In quantum field theory, and specifically quantum electrodynamics, vacuum polarization describes a process in which a background electromagnetic field produces virtual electron–positron pairs that change the distribution of charges and currents that generated the original electromagnetic field. It is also sometimes referred to as the self energy of the gauge boson (photon).
The effects of vacuum polarization were first observed experimentally prior to 1947 before they were theoretically calculated (by Hans Bethe on the return train ride from the Shelter Island Conference to Cornell) after developments in radar equipment for World War II resulted in higher accuracy for measuring the energy levels of the hydrogen atom (the Lamb shift) and the anomalous magnetic dipole moment of the electron (corresponding to the deviation from the Dirac equation predicted value of 2 of the spectroscopic electron g-factor value), measured by I.I. Rabi.
The effects of vacuum polarization have been routinely observed experimentally since then as very well understood background effects. Vacuum polarization referred to below as the one loop contribution occurs with leptons (electron-positron pairs) or quarks, the former (leptons) first observed in 1940s but also recently observed in 1997 using the TRISTAN particle accelerator in Japan, the latter (quarks) along with multiple quark-gluon loop contributions from the early 1970s to mid-1990s using the VEPP-2M particle accelerator at the Budker Institute of Nuclear Physics in Siberia in Russia and many other accelerator laboratories worldwide.
According to quantum field theory, the vacuum between interacting particles is not simply empty space. Rather, it contains short-lived "virtual" particle–antiparticle pairs (leptons or quarks and gluons) which are created out of the vacuum in amounts of energy constrained in time by the energy-time version of the Heisenberg uncertainty principle. After the constrained time, which is smaller (larger) the larger (smaller) the energy of the fluctuation, they then annihilate each other.
These particle–antiparticle pairs carry various kinds of charges, such as color charge if they are subject to QCD such as quarks or gluons, or the more familiar electromagnetic charge if they are electrically charged leptons or quarks, the most familiar charged lepton being the electron and since it is the lightest in mass, the most numerous due to the energy-time uncertainty principle as mentioned above; e.g., virtual electron–positron pairs. Such charged pairs act as an electric dipole. In the presence of an electric field, e.g., the electromagnetic field around an electron, these particle–antiparticle pairs reposition themselves, thus partially counteracting the field (a partial screening effect, a dielectric effect). The field therefore will be weaker than would be expected if the vacuum were completely empty. This reorientation of the short-lived particle-antiparticle pairs is referred to as vacuum polarization.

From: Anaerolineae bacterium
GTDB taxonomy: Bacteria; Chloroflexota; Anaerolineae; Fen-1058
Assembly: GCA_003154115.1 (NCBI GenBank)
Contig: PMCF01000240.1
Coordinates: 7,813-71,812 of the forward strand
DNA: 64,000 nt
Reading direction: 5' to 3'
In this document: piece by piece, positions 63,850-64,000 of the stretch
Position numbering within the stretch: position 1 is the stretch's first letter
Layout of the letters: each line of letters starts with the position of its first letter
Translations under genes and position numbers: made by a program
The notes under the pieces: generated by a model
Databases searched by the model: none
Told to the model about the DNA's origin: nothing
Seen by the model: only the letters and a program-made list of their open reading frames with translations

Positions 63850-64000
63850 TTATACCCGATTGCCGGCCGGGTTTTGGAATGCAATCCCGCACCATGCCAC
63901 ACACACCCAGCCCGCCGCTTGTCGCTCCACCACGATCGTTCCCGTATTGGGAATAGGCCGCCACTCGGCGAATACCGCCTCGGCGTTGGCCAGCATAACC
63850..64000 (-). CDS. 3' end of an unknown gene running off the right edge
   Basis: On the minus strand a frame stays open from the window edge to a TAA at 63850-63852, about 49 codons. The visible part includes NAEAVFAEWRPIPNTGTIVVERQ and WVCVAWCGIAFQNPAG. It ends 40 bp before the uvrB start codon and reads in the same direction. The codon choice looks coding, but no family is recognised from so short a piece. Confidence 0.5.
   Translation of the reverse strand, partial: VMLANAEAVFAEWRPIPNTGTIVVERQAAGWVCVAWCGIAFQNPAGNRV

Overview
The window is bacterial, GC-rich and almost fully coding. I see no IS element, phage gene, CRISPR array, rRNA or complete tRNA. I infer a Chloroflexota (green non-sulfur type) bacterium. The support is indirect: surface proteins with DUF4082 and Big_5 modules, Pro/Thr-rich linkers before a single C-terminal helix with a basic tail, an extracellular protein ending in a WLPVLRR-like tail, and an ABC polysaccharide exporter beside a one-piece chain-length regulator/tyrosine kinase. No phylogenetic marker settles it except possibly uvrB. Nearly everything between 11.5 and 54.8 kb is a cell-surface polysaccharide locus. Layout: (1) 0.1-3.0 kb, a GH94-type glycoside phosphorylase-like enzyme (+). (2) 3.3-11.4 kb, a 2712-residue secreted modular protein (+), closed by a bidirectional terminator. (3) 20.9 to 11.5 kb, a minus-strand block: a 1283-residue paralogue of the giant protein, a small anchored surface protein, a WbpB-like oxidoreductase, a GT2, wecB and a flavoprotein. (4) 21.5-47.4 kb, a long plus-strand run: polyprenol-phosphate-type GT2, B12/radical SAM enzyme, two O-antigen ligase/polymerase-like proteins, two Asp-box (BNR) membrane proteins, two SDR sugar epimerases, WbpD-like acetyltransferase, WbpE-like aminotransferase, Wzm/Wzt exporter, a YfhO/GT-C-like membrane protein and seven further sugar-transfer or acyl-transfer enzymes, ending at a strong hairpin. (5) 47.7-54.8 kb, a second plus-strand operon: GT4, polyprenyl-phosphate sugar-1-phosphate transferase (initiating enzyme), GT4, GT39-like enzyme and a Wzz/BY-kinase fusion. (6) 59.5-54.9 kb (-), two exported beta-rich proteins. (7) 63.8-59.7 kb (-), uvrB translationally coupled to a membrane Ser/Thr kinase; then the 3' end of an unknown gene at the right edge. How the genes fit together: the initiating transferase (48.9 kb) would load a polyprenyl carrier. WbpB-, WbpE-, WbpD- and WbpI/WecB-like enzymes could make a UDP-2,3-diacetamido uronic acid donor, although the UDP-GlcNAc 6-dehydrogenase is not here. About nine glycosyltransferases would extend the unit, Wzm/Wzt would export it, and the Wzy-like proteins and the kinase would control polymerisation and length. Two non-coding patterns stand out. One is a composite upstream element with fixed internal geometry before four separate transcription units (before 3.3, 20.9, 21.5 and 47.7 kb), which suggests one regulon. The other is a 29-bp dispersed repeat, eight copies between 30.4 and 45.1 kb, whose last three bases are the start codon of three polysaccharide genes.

The one-loop contribution of a fermion–antifermion pair to the vacuum polarization is represented by the following diagram:
Electric and magnetic Fields
Extremely strong electric and magnetic fields cause an excitation of electron-positron pairs. Maxwell's equations are the classical limit of the quantum electrodynamics which cannot be described by any classical theory. A point charge must be modified at extremely small distances less than the Compton wavelength (). To lowest order fine-structure constant, , the QED result for the electrostatic potential of a point charge is:
This can be understood as a screening of a point charge by a medium with a dielectric permittivity, which is why the term vacuum polarization is used. When observed from distances further than , the charge is renormalized to the finite value .
The effects of vacuum polarization become significant when the external field approaches:
These effects break the linearity Maxwell's equations and therefore break the superposition principle. The QED result for slowly varying fields can be written in non-linear relations for the vacuum. To lowest order , virtual pair production generates a vacuum polarization and magnetization given by:
As of 2012, this polarization and magnetization has not been directly measured.
Vacuum polarization tensor
The vacuum polarization is quantified by the vacuum polarization tensor Πμν(p) which describes the dielectric effect as a function of the four-momentum p carried by the photon. Thus the vacuum polarization depends on the momentum transfer, or in other words, the dielectric constant is scale dependent. In particular, for electromagnetism we can write the fine structure constant as an effective momentum-transfer-dependent quantity; to first order in the corrections, we have
where Πμν(p) = (p2 gμν - pμpν) Π(p2) and the subscript 2 denotes the leading order-e2 correction. The tensor structure of Πμν(p) is fixed by the Ward identity.
- Levine, I.; TOPAZ Collaboration (1997). "Measurement of the Electromagnetic Coupling at Large Momentum Transfer". Physical Review Letters 78 (3): 424–427. Bibcode:1997PhRvL..78..424L. doi:10.1103/PhysRevLett.78.424.
- Brown, Douglas H; Worstell, William A (1996). "The Lowest Order Hadronic Contribution to the Muon g − 2 Value with Systematic Error Correlations". Physical Review D 54 (5): 3237–3249. arXiv:hep-ph/9607319. Bibcode:1996PhRvD..54.3237B. doi:10.1103/PhysRevD.54.3237.
- Modern Electrodynamics (1st Edition ed.). Cambridge University Press. 2012-12-24. pp. 46–48. ISBN 9780521896979.
- Berestetskii, V.B; Lifshitz; Pitaevskii (1980). "Sec 114". Quantum Electrodynamics (2nd ed.). Oxford: Pergamon.
- For a derivation of the vacuum polarization in QED, see section 7.5 of M.E. Peskin and D.V. Schroeder, An Introduction to Quantum Field Theory, Addison-Wesley, 1995.